|Chapter 1||The Great Gospel of John, Book 2|
Section: First journey of the Lord: Kis - landing place at Sibarah - Nazareth
Jesus and His stay at Kis and Nazareth
1. Late at night, the treasures from Kisjonah's cave arrive, consisting of gold, silver and an immense mass of polished and unpolished precious stones of great worth. These consisted of up to three pounds of polished and up to seven pounds of unpolished diamonds, with as many accompanying rubies, twice that many emeralds, hyacinths, sapphires, topaz and amethysts, and up to four pounds of pearls the size of large peas. There were over 20,000 pounds of gold and about five times that much silver.
2. Faustus taking in this horrendous wealth, claps his hands above his head saying, "Oh Lord! As a son of one of the wealthiest patricians of Rome have I not had occasion to behold great terrestrial treasures; yet has my eye not seen anything like this! This exceeds all the Pharaohs and the legendary Croesus who in the end did not know what to do for all his wealth and would have in actual fact built himself three palaces of gold if his vanquisher had not relieved him of his excess.
3. Now tell me, a poor sinner, oh Lord, to whom all things are known, how these twelve servants of Satan have come by such treasures! By even a small amount of honesty this could never be possible much less over a short period! - How then was such possible?"
4. Say I, "Friend, trouble yourself no more about it! It truly is not worth wasting more words over this satanic filth. You can of course be assured that not one honest dime is involved. It would however be too drawn-out a thing to detail the thousand-fold trickeries by which this brood of vipers and serpents has amassed and robbed it.
5. That these are villains of the craftiest variety you surely shall doubt no longer; in what way they are however even more than roguish, no man needs to know. They have already according to Roman law, merely on account of their robbery of the imperial tax troupe earned tenfold death; and this booty of an immeasurable treasure lying before us is not better by a hair's breadth, notwithstanding that it does not concern imperial taxation moneys so plainly.
6. Were you to even know everything, you surely would not kill them more than once. You can of course heighten the torture, but to what end? If the torture is most severe - in line with your legal jargon, then it is also lethal; but if less severe yet more prolonged, well, the prisoner then feels it hardly more than you would feel a bothersome fly; because a soul even of the most material type, fearing the death of her body beyond all measure, soon retreats to its innermost chambers, starting to voluntarily loosen from its body, within which there is no further tarrying, which totally de-sensitizes the body. You then can torment such body as much as you like and it shall feel little or nothing thereof. But were you to cause the soul's body great and sudden pain, then the soul shall not bear it for long and tear out, and you then can boil or roast a dead body and it shall feel no more punishment.
7. Therefore I am not in favour of the death penalty, because it is to no advantage of the dead person and is even less useful as a shield or purpose to any justice system; since you have killed one, - and thousands have sworn revenge to you because of it! However, out of the necessary divine order I'm very much in favour to place a criminal under the sharpest penalties and do not lift them until a complete improvement has taken place! A corrective rod applied in a justified manner at the right time is better than money and purest gold; because the soul is more and more loosened from matter by the blows of the corrective rod and finally turns to her spirit. And if the corrective rod has achieved this, it has saved the soul and therefore the whole person from the downfall and everlasting death.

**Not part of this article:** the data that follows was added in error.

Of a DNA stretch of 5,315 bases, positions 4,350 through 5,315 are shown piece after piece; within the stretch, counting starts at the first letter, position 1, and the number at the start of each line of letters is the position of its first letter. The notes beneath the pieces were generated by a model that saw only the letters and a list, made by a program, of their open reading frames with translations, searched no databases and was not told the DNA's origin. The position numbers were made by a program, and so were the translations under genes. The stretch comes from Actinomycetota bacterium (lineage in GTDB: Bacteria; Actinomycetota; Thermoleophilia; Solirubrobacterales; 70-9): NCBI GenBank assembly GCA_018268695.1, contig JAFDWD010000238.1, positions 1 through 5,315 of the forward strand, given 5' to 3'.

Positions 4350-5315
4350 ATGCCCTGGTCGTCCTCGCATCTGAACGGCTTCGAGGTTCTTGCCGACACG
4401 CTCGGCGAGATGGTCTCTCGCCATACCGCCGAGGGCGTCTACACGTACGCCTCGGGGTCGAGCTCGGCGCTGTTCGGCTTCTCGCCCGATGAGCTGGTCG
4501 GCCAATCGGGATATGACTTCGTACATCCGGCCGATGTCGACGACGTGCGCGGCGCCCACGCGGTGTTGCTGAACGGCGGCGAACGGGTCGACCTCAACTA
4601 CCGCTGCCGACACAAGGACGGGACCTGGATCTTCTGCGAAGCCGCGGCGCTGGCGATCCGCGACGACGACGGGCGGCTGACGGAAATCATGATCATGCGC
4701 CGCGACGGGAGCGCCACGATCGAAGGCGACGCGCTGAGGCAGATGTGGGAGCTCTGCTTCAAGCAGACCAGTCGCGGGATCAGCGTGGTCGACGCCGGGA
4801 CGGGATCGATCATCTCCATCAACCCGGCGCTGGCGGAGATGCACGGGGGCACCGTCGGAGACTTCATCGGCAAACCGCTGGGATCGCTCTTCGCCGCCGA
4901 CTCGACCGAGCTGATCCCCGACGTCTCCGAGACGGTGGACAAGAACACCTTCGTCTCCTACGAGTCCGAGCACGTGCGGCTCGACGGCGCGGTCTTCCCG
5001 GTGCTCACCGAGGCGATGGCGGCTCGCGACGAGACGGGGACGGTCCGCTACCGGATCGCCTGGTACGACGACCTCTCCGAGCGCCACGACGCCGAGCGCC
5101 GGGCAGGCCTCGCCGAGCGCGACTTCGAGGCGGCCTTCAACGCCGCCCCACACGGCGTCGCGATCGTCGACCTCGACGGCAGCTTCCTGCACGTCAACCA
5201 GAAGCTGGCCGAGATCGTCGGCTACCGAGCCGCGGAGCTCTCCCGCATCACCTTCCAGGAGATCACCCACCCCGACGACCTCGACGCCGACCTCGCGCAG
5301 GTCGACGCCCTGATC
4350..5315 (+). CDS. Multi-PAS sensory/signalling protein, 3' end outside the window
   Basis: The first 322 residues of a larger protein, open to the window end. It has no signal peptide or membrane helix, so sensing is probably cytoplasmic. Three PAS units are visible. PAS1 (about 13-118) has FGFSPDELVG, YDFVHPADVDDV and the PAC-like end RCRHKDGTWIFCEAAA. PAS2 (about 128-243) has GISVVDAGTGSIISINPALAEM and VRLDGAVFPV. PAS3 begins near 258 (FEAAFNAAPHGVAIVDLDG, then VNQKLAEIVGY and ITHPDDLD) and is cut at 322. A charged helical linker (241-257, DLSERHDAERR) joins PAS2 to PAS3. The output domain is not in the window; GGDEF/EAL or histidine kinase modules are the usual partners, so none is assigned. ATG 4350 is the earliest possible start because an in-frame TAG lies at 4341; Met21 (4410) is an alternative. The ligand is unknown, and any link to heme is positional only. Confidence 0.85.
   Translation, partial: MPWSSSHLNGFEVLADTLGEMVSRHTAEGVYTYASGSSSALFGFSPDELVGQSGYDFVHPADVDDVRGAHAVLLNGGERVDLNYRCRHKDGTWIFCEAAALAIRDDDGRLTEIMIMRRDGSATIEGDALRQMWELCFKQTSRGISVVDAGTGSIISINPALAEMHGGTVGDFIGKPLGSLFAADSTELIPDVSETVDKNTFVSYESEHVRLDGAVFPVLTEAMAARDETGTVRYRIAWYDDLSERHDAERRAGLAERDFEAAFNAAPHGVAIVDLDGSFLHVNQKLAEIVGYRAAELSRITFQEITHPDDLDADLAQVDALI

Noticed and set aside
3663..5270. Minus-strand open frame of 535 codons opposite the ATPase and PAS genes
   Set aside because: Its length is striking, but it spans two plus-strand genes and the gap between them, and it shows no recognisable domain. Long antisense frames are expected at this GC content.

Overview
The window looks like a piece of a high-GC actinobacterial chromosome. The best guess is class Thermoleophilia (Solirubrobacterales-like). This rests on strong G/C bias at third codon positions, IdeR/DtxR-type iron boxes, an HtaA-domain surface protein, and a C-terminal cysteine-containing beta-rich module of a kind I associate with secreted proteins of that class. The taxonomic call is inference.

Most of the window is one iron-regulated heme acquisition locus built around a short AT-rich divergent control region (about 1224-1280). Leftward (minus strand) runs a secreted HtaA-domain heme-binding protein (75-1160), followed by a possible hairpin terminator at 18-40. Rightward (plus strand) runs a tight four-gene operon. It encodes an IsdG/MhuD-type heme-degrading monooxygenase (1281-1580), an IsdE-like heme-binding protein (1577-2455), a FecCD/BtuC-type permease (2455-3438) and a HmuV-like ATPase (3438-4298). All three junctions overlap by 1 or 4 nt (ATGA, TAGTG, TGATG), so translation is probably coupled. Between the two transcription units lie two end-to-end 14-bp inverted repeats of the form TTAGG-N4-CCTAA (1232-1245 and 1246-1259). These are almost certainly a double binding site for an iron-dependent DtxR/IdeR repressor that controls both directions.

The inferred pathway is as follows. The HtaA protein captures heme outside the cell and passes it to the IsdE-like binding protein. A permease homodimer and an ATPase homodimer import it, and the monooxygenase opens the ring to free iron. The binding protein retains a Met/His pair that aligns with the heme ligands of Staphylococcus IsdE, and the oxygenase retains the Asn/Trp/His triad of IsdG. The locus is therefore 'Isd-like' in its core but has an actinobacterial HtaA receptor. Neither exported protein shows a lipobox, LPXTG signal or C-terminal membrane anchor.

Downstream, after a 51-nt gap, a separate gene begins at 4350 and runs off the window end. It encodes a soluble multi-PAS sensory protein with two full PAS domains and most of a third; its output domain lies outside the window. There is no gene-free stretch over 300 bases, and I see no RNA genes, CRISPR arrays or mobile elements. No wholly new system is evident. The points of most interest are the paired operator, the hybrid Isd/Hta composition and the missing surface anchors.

8. Therefore every judge should according to the order of God not punish even the greatest criminal by the death penalty, which is to no use, but always punish with the rod according to the measure of wrongdoing. If he does this, he is a judge for the people to heaven, however, if he does not do it, he is a judge for hell, for which he verily will never ever be rewarded by God; because for the kingdom he has judged the people, from the same kingdom he will receive his reward! - Now you know enough, and so let the treasures be put under lock and key! Tomorrow those from Chorazin shall also arrive, whereupon immediate distribution and dispatch of this devil's filth shall be undertaken. But now let us proceed to the dining-room, for the evening meal is waiting for us! Verily, this whole thing is most irksome to Me, and time is pressing Me towards Nazareth!"
9. Says Faustus, "Lord, I see all too clearly how this whole business must cause You revulsion beyond measure; but what can be done if the thing has taken this course? I beg You by the way, my Lord and my greatest and best friend, that You would not leave this place before me, for firstly without you I can do nothing, and secondly, without You the most terrible boredom would kill me notwithstanding my dearest little woman here! Hence I implore You not to leave this place until I have finished with this most tiresome business! With Your help I should hope to have this thing under control by lunch tomorrow!"
10. Say I, "Very well! But I want to see no more of all the treasures and the eleven Pharisees, for they repel Me more than a carcass."
11. Says Faustus, "This shall be taken care of!"
|Chapter 1||Mobile view About us|